Mike Tuffrey seeks inspiration from Roosevelt in advocating a four point plan for a sustainable economic recovery.
With all the depressing news about the economy, I can recommend a re-reading of the inaugural address of newly-elected President Franklin D Roosevelt, given in the depths of the Depression on March 4, 1933. Aside from his well-known call to arms against fear itself, he did a nice (and topical) line in banker-bashing too: “Practices of the unscrupulous money changers stand indicted in the court of public opinion, rejected by the hearts and minds of men”.
Elements of his prescription are highly relevant for us today – us as a country and us as a party. Last month I argued we need a new distinct alternative economic strategy, for jobs and business growth, not just fiscal responsibility.
Since then, the noises from our team in Westminster have been encouraging, though we are a long way from positioning the party with our own ‘sustainable growth’ approach as part of rebuilding the LibDem ‘brand’. This is vitally important at the half-way mark of this Parliament. The focus on getting the low paid out of tax and opposing NHS privatisation is good but not enough.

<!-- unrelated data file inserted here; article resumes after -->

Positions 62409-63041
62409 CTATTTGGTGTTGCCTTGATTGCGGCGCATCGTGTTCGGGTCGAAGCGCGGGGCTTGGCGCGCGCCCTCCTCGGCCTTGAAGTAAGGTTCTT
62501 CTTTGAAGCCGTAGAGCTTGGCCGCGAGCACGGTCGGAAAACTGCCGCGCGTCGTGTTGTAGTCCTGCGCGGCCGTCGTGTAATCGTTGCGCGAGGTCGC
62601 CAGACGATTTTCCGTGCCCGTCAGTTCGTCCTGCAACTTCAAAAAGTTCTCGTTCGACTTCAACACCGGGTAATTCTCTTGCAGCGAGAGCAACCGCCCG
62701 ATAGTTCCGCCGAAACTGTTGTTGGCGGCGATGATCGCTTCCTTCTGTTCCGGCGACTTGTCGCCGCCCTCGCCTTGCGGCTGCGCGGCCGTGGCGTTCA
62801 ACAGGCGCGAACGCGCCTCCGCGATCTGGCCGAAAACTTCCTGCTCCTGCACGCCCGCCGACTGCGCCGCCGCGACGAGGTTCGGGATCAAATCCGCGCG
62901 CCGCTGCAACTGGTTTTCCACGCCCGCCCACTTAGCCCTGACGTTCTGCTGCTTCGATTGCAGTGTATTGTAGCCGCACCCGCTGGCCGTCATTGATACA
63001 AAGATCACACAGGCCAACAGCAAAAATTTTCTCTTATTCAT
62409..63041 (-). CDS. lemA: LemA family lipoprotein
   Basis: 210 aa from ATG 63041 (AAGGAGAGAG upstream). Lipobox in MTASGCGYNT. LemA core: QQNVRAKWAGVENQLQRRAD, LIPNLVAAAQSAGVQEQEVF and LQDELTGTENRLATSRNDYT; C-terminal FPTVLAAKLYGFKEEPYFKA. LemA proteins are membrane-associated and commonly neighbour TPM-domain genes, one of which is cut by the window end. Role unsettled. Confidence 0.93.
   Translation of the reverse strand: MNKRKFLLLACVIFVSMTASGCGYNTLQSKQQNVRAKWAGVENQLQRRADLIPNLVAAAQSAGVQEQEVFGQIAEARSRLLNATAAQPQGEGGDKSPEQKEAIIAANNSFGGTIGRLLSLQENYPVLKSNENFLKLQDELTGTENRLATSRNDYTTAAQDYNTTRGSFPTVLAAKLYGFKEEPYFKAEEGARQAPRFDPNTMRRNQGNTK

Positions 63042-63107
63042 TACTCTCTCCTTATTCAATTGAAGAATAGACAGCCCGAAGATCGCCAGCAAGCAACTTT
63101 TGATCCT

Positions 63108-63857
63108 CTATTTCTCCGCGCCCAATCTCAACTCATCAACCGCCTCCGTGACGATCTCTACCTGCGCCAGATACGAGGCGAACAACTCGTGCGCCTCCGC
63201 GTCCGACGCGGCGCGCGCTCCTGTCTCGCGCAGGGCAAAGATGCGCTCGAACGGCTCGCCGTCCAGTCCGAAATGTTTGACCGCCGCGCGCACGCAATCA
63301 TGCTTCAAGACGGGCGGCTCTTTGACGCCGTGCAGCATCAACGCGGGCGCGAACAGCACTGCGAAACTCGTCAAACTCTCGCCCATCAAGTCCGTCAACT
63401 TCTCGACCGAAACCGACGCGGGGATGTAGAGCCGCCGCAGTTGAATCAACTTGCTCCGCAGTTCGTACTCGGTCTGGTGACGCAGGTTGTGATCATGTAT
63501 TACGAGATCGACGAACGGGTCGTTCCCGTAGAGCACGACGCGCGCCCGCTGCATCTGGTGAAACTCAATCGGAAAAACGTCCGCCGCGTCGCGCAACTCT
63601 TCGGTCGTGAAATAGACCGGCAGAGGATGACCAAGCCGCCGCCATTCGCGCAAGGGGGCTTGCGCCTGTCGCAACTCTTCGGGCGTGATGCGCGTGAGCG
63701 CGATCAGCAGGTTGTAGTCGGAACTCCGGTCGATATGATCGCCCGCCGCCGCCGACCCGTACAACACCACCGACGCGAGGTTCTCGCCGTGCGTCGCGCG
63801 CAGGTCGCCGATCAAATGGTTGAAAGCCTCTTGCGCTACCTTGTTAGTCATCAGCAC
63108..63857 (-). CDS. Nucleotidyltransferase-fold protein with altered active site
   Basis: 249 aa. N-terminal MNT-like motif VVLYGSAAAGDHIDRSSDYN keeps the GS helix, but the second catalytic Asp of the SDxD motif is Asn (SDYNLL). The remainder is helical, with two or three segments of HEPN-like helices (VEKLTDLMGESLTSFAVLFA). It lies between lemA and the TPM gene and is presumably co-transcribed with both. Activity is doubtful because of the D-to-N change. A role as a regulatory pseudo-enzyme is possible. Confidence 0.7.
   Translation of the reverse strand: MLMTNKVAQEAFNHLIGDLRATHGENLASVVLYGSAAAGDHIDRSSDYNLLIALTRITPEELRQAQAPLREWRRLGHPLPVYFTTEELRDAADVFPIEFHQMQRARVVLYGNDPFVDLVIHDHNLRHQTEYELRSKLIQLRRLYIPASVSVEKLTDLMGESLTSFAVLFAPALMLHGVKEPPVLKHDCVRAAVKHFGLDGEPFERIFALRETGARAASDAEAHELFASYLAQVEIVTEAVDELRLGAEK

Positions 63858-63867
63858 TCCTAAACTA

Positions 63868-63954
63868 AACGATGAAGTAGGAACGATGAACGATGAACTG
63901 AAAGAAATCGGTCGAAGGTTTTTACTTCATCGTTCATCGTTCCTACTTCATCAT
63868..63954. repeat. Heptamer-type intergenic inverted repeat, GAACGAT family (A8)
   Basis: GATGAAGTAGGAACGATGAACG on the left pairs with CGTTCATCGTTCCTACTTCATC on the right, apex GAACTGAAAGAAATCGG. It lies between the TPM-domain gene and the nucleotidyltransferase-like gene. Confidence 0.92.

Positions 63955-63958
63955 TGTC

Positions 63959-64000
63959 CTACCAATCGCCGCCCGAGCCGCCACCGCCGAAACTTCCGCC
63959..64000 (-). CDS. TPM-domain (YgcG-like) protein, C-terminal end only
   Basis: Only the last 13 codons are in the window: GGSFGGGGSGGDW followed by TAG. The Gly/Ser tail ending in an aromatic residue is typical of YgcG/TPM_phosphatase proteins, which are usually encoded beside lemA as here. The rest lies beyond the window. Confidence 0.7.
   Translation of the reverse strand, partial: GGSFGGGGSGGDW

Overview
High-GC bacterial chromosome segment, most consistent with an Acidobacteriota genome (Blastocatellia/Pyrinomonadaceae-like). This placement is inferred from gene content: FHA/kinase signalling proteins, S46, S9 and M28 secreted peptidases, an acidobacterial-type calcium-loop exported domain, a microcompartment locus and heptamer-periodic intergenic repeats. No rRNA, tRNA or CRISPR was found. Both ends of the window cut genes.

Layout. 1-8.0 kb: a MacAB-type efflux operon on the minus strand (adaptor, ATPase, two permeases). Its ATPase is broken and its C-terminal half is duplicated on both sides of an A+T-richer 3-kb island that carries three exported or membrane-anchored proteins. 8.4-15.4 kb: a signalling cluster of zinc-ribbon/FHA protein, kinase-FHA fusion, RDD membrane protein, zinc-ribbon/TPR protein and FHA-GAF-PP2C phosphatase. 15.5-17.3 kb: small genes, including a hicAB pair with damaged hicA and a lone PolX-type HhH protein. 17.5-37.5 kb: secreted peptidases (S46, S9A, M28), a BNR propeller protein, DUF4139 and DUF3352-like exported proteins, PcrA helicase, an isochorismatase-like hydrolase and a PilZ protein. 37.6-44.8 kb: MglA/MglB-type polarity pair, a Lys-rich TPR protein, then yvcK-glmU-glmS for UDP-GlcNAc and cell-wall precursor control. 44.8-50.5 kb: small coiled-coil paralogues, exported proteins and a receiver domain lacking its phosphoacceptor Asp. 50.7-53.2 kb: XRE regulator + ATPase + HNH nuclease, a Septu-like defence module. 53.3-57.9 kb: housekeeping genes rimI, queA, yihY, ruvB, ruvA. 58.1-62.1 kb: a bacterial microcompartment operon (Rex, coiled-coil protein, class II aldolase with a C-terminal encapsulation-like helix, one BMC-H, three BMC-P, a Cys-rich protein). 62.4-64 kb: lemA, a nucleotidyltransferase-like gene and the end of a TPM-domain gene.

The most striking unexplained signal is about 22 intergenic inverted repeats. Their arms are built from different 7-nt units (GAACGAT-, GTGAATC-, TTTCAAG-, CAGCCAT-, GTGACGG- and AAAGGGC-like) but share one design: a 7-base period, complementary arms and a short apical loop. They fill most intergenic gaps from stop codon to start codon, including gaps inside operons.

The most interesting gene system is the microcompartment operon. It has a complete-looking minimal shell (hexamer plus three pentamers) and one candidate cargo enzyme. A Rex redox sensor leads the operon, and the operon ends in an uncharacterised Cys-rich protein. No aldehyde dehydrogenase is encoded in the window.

To advance thinking, I’ve developed a ‘four plus two’ plan as a contribution to a debate (run by London Remade) about what a sustainable economy looks like regionally. It hardly needs saying that the situation is urgent and growing: almost 400,000 Londoners – one in ten, the second highest in the whole country – are unemployed and seeking work.
First are four main pillars for immediate results:
- Housebuilding – a big programme on land that is in public ownership
- Skills for young people – including a role for responsible large firms
- Local jobs and business – especially in the new environmentally-sound industries
- Fair wages – since trickle-down economics can’t be relied on
To these four, I have added two longer term goals – zero carbon and zero waste. Taken together, this would get Londoners to work, improve their housing, health and environment, encourage local business, and give our economy and society much greater resilience.
This article first appeared in LibDemVoice